To start, remove Facebook from your phone. I stole this tip from Ryan Holiday, author of The Obstacle Is the Way, and one of the most productive people I know. Also, limit your memberships. Why are you actually using some of these social sites? Only use the ones that can provide some sort of value. For me, that’s Twitter, LinkedIn, and Facebook. No Instagram, Pinterest, or Vine—although that may not be the case for, say, a freelance illustrator. Lastly, put your phone on vibrate and turn off notifications when you’re ready to work. Trust me, you’ll check your phone a lot less.

If you work from home, remove any distractions from your office. No TV, of course, and if possible, make sure your desk is not adjacent to the kitchen. Pick a room in your house where you can zone out and focus, like a spare bedroom or basement. Try to get as much direct sunlight as possible. And buy some plants, as many studies have shown they can reduce stress and prevent fatigue.

Don’t beat yourself up when you get distracted—it’s inevitable. However, spend the time creating an environment where you’re more likely to succeed, and you’ll begin to realize how silly it is to be constantly checking your email, messaging apps, and social media feeds. By insulating yourself from distractions, you can use your limited energy and willpower on your most important responsibilities.

Block Yourself Off From Distractions

The faster you admit you can’t fight through distractions, the better off you’ll be. The best way to stop yourself from getting side-tracked on your computer is to block your ability to get distracted in the first place. Here are digital tools you can use to stay on task and get into the flow.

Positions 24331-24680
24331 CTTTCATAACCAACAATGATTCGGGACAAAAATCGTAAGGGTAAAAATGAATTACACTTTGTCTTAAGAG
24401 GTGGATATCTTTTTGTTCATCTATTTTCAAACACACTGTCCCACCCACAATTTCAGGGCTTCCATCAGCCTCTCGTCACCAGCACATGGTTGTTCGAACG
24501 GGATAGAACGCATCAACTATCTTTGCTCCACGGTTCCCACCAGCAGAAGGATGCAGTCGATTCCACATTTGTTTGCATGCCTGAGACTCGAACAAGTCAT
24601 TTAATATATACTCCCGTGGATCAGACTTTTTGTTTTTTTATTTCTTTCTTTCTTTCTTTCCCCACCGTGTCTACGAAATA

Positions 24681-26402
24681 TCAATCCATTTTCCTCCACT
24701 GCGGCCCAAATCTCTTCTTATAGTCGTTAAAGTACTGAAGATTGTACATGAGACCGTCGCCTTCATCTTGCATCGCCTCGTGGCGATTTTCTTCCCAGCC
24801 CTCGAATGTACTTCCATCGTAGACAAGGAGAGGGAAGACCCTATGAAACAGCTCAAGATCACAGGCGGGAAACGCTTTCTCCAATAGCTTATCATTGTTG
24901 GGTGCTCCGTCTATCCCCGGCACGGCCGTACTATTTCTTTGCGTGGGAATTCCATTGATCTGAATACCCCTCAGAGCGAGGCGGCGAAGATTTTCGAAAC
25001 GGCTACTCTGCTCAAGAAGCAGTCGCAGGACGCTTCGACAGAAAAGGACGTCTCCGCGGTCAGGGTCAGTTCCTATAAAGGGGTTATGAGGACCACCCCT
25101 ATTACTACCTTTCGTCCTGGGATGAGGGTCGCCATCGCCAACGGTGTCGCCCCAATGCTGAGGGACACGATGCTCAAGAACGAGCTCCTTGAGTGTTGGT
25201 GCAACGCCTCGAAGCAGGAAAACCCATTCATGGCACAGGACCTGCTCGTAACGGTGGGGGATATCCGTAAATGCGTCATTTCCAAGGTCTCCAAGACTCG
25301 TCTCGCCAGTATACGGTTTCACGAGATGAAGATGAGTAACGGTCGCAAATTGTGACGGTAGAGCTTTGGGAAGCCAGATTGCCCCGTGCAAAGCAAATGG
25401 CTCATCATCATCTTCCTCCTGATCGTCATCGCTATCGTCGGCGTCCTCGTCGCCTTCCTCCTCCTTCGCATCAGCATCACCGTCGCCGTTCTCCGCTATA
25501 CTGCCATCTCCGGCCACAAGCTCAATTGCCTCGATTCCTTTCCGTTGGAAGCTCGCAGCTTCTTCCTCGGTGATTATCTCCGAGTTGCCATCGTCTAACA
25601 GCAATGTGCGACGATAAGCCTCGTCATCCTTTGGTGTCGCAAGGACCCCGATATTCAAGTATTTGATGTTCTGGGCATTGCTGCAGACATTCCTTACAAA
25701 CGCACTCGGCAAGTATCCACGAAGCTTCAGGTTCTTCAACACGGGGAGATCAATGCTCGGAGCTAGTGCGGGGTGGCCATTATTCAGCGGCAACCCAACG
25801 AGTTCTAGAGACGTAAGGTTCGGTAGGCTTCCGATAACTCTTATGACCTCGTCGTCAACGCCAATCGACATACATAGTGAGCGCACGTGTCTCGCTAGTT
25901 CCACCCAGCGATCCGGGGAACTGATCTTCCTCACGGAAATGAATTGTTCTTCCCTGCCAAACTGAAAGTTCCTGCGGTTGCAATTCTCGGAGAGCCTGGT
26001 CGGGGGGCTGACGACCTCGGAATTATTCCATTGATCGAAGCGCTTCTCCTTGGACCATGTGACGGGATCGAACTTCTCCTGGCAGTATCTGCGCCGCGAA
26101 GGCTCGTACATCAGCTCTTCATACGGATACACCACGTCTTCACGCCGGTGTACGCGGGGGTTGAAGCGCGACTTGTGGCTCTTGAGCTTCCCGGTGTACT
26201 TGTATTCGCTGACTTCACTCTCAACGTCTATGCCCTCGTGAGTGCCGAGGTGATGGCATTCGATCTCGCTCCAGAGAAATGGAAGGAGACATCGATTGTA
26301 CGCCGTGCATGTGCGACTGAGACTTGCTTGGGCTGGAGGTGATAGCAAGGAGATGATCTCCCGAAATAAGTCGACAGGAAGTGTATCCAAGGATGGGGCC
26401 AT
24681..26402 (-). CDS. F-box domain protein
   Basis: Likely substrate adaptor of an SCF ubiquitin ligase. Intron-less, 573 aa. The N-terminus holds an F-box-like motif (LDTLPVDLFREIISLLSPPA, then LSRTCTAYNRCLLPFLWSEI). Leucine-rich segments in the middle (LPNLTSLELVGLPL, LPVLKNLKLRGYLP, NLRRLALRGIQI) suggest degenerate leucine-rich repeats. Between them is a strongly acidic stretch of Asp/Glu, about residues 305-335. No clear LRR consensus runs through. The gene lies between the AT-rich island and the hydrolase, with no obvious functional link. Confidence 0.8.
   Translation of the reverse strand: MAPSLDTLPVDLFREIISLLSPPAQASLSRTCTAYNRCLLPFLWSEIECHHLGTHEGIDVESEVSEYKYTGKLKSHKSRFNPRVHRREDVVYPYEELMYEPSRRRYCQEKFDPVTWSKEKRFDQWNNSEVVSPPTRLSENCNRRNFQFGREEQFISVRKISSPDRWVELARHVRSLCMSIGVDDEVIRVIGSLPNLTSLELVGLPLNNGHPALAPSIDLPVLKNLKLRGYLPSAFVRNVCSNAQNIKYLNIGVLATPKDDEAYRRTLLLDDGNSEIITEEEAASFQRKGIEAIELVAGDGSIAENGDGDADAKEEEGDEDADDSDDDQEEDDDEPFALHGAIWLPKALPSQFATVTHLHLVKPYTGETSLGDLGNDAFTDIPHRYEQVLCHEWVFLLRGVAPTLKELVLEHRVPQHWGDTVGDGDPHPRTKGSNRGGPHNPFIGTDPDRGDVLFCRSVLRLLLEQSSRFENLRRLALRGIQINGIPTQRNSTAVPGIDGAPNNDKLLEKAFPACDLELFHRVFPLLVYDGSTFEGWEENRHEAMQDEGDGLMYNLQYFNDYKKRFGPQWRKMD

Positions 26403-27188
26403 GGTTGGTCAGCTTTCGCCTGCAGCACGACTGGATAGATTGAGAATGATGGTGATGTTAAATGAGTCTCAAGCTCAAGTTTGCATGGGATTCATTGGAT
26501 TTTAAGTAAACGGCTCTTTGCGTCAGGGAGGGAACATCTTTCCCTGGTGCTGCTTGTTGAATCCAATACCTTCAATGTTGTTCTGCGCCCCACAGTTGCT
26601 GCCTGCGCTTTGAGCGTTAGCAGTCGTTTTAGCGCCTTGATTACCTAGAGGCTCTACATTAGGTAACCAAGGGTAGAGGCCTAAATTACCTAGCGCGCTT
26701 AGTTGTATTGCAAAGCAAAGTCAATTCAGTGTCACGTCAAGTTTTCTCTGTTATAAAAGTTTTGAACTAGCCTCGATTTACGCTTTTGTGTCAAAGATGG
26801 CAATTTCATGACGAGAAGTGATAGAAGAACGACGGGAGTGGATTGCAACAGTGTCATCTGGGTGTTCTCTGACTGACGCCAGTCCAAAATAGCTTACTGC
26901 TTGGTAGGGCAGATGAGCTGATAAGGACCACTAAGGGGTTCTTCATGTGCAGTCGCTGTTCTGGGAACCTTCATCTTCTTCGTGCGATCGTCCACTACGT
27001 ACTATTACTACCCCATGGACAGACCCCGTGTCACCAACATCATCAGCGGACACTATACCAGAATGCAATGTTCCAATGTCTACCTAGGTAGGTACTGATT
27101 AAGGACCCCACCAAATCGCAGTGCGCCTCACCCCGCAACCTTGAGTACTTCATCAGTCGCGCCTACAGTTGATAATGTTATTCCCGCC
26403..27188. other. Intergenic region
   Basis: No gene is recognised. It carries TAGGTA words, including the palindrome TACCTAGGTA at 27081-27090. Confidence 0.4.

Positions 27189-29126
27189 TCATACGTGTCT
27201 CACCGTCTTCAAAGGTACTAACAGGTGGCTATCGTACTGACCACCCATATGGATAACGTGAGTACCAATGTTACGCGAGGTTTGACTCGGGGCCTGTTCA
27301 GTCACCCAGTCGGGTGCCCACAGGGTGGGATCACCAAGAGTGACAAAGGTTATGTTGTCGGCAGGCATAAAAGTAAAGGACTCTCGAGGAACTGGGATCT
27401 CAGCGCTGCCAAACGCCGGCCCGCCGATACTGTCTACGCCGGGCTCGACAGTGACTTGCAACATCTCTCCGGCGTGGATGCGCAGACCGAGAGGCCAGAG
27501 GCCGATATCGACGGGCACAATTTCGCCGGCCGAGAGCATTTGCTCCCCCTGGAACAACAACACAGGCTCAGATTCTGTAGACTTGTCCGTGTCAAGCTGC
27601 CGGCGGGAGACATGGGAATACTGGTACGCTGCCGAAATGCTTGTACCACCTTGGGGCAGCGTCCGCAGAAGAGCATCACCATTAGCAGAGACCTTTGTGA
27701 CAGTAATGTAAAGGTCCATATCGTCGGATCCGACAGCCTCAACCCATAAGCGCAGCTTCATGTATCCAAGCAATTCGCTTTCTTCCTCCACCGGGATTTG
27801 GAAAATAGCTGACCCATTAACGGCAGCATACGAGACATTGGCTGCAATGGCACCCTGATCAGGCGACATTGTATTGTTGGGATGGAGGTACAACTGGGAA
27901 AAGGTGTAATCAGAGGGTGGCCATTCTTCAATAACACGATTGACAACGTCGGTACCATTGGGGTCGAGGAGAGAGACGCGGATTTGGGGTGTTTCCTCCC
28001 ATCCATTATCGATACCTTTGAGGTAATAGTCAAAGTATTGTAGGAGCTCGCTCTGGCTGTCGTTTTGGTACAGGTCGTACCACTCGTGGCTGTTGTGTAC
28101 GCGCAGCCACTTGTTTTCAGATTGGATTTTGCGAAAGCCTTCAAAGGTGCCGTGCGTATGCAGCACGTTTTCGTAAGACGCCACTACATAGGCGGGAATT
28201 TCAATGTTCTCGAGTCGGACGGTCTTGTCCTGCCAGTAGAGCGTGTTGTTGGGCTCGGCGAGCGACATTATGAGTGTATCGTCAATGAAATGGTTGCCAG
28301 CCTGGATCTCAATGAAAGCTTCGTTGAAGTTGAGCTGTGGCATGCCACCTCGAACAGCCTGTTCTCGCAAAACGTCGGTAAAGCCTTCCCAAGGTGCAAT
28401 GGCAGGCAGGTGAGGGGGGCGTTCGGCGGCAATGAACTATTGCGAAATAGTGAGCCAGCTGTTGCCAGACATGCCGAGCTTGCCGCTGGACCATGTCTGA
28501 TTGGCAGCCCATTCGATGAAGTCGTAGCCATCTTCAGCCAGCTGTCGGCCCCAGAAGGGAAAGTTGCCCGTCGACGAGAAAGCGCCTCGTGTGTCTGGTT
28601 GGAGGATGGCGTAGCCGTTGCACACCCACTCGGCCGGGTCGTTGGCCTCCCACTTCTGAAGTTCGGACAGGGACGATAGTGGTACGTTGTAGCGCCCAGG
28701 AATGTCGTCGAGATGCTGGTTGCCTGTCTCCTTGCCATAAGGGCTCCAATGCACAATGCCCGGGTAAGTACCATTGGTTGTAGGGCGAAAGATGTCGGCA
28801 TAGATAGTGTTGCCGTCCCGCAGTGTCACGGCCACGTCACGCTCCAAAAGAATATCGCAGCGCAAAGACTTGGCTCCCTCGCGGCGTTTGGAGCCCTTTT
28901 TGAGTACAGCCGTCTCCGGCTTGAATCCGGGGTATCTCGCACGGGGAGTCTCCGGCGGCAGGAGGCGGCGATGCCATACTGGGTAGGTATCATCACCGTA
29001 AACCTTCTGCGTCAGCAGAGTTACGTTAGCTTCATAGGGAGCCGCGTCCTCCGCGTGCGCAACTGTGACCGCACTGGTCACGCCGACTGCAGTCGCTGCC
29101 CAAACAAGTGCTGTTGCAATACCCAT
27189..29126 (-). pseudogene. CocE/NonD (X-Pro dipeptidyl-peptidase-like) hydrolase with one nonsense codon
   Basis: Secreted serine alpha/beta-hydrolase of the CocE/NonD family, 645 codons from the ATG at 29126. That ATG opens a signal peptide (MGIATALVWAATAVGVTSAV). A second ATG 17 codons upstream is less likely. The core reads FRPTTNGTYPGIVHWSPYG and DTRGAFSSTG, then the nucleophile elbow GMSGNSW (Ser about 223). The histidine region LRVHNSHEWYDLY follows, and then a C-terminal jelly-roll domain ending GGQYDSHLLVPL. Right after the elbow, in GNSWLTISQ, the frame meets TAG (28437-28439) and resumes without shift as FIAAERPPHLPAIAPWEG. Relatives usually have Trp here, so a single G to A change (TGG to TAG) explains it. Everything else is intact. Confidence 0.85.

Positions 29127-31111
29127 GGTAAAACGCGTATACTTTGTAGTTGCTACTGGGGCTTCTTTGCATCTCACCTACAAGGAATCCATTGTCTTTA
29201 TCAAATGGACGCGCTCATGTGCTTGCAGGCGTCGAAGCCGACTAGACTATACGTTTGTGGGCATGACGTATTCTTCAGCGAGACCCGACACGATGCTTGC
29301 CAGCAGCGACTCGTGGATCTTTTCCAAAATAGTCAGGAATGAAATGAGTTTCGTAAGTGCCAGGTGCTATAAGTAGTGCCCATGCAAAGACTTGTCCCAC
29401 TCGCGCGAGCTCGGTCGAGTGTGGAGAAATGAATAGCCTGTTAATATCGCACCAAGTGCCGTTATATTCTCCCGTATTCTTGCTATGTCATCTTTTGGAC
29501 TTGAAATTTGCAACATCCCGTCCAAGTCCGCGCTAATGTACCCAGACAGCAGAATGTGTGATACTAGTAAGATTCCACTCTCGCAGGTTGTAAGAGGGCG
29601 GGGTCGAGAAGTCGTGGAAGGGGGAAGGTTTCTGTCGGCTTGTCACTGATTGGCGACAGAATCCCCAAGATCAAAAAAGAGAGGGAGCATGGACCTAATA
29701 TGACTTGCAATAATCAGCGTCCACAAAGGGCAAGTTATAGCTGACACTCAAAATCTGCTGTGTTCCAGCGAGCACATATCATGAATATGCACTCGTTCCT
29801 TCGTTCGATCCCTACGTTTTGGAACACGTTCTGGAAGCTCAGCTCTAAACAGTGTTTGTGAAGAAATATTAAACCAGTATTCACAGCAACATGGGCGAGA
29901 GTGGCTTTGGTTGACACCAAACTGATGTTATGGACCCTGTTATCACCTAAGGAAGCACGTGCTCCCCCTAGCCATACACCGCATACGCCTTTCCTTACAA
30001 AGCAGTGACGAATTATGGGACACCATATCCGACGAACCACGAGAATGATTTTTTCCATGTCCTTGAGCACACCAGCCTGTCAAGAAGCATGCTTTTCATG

I started using RescueTime after Tim Ferriss, the author of The 4-Hour Workweekrecommended it. Use RescueTime to quickly diagnose how you are wasting time online and activate their focus tool to block distracting sites and email for fixed periods of time. You can also see what times you are most productive and set productivity goals to optimize your work day.

Likewise, you can buy Anti-Social to block out your most distracting sites for a specific amount of time or use the StayFocusd Chrome extension to allow yourself to use distracting sites under certain limits. There’s also Leechblock for Firefox users.

For those looking for extreme measures, there are web blockers that cut off access to the Internet, forcing you to concentrate on offline applications. The same folks who created Anti-Social also created Freedom, which blocks the Internet for up to eight hours, only allowing you back online while its running if you reboot your computer.

Another way to stay productive is to complete brief bursts of work using the Pomodoro Technique. A “Pomodoro” is a 25-minute block of time when you only focus on executing one task, followed by a five-minute break. After completing four Pomodori, you can take a longer break—15 minutes or more. For iPhone users, the Pomodoro Timer is the best app on the market, letting you customize your tasks and track how many you complete each day. If you’d prefer to stay on your laptop, you can also download the Focus Booster app.

Finally, the act of writing begs for distraction. It isn’t easy to stay in your chair and fight through urges to check email when writer’s block inevitably creeps in. This article from Lifehacker has the best writing apps for beating distraction, from free options like the bare-bones FocusWriter and the theme-based OmmWriter, to paid apps like WriteRoom.

My favorite is Draft, by Nate Kotney, the CEO of Highrise. Draft has the best features of any writing software, like Hemingway mode, which only lets you continue writing at the end of what you’ve already written, no deleting.

The most important thing is to figure out what makes you most effective by experimenting. Be careful not to use too many tools, which can become its own distraction. Use one or two that work for you, set them, and get to work.